8. Focus on today. – You can decide right now that negative experiences from your past will not predict your future.  Figure out what the next positive step is, no matter how small or difficult, and take it.  Ultimately, the only thing you can ever really do is to keep moving forward.  Take that leap without hesitation, without looking back.  Simply forget the past, look straight ahead and forge toward the future.

For more inspiration see original post at marcandangel.com

 

Dedicated to all the mothers…

blog2The best part of motherhood is being a role model to your children and loving them unconditionally… I hope  we raise children who say “thank you” and “please”. I hope we raise children who lose graciously and win without bragging. I hope they learn that disappointments are fleeting and so are triumphs but what’s important is that they have a mother who loves them so neither one matter because we are not keeping score. I hope we raise children who are kind to other people. I hope we raise children who realise that life is unfair but that doesn’t mean giving up on it. I hope we raise children who know that they are loved and special but that they are not the centre of the universe and probably never will be. I hope we raise children who relish life’s tiny pleasures—whether it’s a piece of music, or the colour of a flower. I hope we raise children who are open-minded and curious about the world without being reckless. I hope we raise children who are courageous when sick and grateful when healthy. I hope we raise children who realise that their parents are flawed but we love them anyway. I hope for all of these things, but I know this: Being a mother is so much more fulfilling than anything we mothers have ever done; I hope you are with me when I say…nothing can beat nurturing your own creation.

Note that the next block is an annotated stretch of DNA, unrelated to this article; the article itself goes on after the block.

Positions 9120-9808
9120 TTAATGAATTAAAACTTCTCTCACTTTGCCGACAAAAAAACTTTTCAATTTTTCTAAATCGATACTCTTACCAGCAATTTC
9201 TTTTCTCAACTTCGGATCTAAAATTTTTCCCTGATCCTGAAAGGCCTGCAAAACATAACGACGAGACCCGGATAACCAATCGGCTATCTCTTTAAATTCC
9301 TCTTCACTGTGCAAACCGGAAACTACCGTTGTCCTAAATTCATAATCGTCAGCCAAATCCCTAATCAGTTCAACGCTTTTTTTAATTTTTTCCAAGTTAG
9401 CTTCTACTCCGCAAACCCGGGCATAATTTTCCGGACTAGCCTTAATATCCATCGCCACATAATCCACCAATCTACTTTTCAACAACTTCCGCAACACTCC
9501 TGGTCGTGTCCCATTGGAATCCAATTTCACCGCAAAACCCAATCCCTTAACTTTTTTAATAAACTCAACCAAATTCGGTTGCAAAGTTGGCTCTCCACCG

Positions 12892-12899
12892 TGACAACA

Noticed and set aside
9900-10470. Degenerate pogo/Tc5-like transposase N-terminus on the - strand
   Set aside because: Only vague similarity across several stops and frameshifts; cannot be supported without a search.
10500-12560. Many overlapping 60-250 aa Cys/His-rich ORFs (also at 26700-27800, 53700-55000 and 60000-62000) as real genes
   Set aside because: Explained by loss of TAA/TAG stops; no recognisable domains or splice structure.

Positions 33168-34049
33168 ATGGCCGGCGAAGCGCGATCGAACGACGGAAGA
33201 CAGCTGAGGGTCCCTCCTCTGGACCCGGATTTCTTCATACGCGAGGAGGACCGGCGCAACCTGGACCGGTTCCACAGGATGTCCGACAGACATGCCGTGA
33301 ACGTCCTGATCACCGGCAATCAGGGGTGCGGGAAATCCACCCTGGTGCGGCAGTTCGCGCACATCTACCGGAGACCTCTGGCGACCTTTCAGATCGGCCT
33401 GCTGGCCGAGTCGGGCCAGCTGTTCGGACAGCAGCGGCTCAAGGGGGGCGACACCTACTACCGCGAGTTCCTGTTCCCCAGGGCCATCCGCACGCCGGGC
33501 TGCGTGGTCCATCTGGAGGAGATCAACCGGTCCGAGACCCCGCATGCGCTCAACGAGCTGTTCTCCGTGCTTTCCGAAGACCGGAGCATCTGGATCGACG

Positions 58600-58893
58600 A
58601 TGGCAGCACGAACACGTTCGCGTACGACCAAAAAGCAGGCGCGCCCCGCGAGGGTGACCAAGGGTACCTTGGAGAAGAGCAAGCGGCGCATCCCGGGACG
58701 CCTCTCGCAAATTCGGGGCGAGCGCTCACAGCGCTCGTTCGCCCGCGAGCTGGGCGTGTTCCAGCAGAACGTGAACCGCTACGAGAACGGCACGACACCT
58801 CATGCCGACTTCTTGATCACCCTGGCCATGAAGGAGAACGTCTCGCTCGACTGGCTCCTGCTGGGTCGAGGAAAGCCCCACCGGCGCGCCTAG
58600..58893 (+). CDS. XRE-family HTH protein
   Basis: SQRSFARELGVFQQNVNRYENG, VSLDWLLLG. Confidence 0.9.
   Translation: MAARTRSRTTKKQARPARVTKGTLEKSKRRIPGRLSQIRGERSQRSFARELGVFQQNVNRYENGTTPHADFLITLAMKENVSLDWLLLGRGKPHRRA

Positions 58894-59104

Happy day to all the wonderful mothers.

Much love LBS